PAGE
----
Hence if something unexpected and unintended happens in a collision — such as a vehicle mysteriously falling on its side — and either an OEM or a plaintiff’s attorney starts examining the incident, your work had better be impeccable.

In the Seebachan case, the jury found that the body shop’s deviation from OEM procedures was to blame for 75 percent of the Seebachans’ ordeal. (The other driver was deemed 25 percent at blame.)

Besides the potential that one’s work was the catalyst for the unexpected outcome, there’s also the risk that a repairer’s oversight compromised something that could have minimized the severity of an incident.

In this case, FCA obviously didn’t engineer falling onto the passenger side into the Jeep Wrangler’s crash management strategy. But the passenger side’s vehicle structure and/or technology is probably going to provide some protection when something weird happens.

Let’s say you fixed a Jeep Wrangler after a small-overlap crash that saw the vehicle behave as FCA intended. (For example, after the successful crash test FCA had conducted on the vehicle.) Then it gets into another crash and behaves as the IIHS encountered. You’d hate to have reduced any safety potential with a repair that had focused on the obvious damage on the driver’s side — and didn’t bother check for damage on the passenger side.

Such an oversight can occur if the repairer merely assumes the visible damage at the point of impact is all that’s wrong with the vehicle. You’ll notice from the IIHS video that the passenger side of the Wrangler “ripples” from the driver-side impact. The same occurs during the driver-side small-overlap crash-test of the prior generation 2015 Wrangler, which scored a “good” and didn’t tip. If a repairer isn’t measuring and inspecting to look for the effects of such crash energy flow, something might be overlooked.

Revisit repair procedures every time

Second, check those repair procedures anew on every vehicle. FCA didn’t directly respond to our inquiry as to potential changes it planned to the Wrangler, but it’s possible the OEM could alter the structural or mechanical engineering to improve future IIHS performance following this high-profile incident.

If it does so and adjusts the repair procedures accordingly, your printout or memories of instructions on a Jeep Wrangler earlier in the production run might no longer apply. Don’t assume that vehicle refreshes and new generations are the only time repair procedures could change.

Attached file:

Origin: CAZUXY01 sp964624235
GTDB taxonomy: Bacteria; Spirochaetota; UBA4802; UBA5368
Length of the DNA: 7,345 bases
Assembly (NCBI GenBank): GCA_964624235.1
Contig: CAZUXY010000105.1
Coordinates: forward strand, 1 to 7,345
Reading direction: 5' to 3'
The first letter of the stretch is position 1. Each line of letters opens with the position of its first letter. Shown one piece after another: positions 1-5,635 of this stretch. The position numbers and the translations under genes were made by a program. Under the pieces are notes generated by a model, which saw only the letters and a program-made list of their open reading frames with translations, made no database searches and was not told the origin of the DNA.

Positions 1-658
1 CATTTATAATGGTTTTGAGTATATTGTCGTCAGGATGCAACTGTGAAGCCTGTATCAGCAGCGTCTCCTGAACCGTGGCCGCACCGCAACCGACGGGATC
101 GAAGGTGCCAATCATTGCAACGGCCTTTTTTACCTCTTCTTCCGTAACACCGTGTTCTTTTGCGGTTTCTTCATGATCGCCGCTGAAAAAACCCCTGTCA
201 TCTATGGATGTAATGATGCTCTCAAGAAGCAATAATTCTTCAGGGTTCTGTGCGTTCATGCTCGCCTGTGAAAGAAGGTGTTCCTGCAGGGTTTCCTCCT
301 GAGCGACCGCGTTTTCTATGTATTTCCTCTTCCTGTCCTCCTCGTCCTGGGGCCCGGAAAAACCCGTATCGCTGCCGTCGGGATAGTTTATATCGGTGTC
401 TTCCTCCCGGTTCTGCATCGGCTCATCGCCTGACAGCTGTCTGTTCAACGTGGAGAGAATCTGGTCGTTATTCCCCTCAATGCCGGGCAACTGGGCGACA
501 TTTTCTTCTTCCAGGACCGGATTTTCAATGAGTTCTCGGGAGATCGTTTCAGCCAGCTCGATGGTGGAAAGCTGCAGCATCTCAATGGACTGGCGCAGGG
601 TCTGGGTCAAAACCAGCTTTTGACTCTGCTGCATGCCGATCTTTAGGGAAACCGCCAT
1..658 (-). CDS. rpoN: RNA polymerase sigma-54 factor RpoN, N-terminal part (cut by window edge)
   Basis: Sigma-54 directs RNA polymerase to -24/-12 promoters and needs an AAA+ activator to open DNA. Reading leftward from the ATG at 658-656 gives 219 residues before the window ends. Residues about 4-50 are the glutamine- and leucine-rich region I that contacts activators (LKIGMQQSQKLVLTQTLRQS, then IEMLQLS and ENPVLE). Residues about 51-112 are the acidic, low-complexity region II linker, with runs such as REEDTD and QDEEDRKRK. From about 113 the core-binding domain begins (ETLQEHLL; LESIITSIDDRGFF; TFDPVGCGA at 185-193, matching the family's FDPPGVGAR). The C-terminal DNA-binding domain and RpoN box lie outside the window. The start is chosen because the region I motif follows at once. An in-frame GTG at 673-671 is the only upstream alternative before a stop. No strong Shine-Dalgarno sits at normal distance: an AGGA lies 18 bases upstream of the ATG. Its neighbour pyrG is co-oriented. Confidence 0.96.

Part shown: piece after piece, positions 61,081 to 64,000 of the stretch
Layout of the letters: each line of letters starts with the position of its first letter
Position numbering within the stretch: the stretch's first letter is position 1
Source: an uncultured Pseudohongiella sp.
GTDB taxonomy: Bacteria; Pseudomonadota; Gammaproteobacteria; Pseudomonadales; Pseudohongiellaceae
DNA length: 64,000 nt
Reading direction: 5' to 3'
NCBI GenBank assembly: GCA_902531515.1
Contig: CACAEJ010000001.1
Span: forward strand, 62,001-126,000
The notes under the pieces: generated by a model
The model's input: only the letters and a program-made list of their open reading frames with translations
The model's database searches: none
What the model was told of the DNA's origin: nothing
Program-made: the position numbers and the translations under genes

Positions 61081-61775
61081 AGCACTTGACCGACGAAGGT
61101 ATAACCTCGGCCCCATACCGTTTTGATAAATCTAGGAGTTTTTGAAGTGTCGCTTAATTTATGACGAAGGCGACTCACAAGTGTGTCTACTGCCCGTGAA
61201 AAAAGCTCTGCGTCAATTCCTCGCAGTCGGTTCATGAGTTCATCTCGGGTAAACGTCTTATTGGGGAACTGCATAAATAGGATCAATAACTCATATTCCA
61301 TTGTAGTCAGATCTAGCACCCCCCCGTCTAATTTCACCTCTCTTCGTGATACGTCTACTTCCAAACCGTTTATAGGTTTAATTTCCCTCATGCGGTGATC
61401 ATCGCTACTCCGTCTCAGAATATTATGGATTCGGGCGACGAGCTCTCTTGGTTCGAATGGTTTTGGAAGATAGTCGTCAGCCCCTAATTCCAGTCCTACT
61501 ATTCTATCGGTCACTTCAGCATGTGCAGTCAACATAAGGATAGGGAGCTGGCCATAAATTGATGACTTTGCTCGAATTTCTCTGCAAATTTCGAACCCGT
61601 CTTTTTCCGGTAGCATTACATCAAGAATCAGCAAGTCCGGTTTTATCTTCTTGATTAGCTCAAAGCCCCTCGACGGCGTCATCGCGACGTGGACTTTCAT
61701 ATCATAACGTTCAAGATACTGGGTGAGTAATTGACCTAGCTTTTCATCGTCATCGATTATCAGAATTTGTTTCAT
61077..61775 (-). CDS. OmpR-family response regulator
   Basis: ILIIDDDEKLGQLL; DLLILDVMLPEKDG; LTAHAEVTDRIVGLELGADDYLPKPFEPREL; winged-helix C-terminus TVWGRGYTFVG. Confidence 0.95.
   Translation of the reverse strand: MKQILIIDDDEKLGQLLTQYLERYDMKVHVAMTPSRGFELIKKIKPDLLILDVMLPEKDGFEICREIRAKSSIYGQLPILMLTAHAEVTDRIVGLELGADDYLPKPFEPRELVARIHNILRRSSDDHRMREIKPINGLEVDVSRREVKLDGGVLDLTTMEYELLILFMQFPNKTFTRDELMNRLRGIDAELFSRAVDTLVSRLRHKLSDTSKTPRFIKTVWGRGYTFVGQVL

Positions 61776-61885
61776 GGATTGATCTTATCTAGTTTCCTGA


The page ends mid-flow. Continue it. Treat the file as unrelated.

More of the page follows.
The IIHS said FCA had earned the right to submit its own driver-side small-overlap video and documentation since the previous-generation Wrangler scored a “good.”

The organization ran its own test as one of its periodic audits of OEM submitted results.

“After the vehicle tipped over in the audit test, Fiat Chrysler questioned whether this outcome was related to the method that IIHS engineers had used to attach the vehicle to the crash propulsion system,” the IIHS wrote. “IIHS agreed to conduct a second test using a different method, which was approved by Fiat Chrysler. The second test also ended with the vehicle tipping on its side.”

The small-overlap crash test smacks the outer 25 percent of the vehicle’s front into a 5-foot barrier at 40 mph.

“Since the Institute only started evaluating vehicles for protection in small overlap frontal crashes in 2012, we don’t have comparable data on how vehicles with good small overlap ratings fare in the real world,” the IIHS writes.

More information:

“Jeep Wrangler tips over during IIHS crash test”

Insurance Institute for Highway Safety, May 7, 2020

IIHS 2020 Jeep Wrangler results

FCA OEM repair procedures website (works best with Internet Explorer)

Featured image: The Insurance Institute for Highway Safety awarded the next-generation 2019-20 Wrangler a “marginal” rating on the small-overlap crash test after the impact tipped the Jeep over on its side. (Screenshot from Insurance Institute for Highway Safety video)